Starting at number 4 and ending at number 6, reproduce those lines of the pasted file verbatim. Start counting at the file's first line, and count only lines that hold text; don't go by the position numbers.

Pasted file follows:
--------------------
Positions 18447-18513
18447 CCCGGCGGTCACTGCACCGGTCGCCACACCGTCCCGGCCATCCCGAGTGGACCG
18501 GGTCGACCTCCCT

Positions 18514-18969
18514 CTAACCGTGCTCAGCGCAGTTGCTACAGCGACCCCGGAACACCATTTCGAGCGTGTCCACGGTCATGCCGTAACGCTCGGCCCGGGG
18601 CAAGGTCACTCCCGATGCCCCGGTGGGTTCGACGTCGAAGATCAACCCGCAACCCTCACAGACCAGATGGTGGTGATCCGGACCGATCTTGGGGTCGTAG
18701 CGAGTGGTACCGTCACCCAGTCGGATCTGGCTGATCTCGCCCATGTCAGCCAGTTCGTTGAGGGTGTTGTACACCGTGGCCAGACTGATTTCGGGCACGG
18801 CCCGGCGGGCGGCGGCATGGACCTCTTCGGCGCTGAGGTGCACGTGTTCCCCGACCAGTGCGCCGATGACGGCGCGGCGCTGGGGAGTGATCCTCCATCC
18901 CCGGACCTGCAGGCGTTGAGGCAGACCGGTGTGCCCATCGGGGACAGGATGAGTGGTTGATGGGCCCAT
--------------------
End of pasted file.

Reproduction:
Positions 18514-18969
18514 CTAACCGTGCTCAGCGCAGTTGCTACAGCGACCCCGGAACACCATTTCGAGCGTGTCCACGGTCATGCCGTAACGCTCGGCCCGGGG
18601 CAAGGTCACTCCCGATGCCCCGGTGGGTTCGACGTCGAAGATCAACCCGCAACCCTCACAGACCAGATGGTGGTGATCCGGACCGATCTTGGGGTCGTAG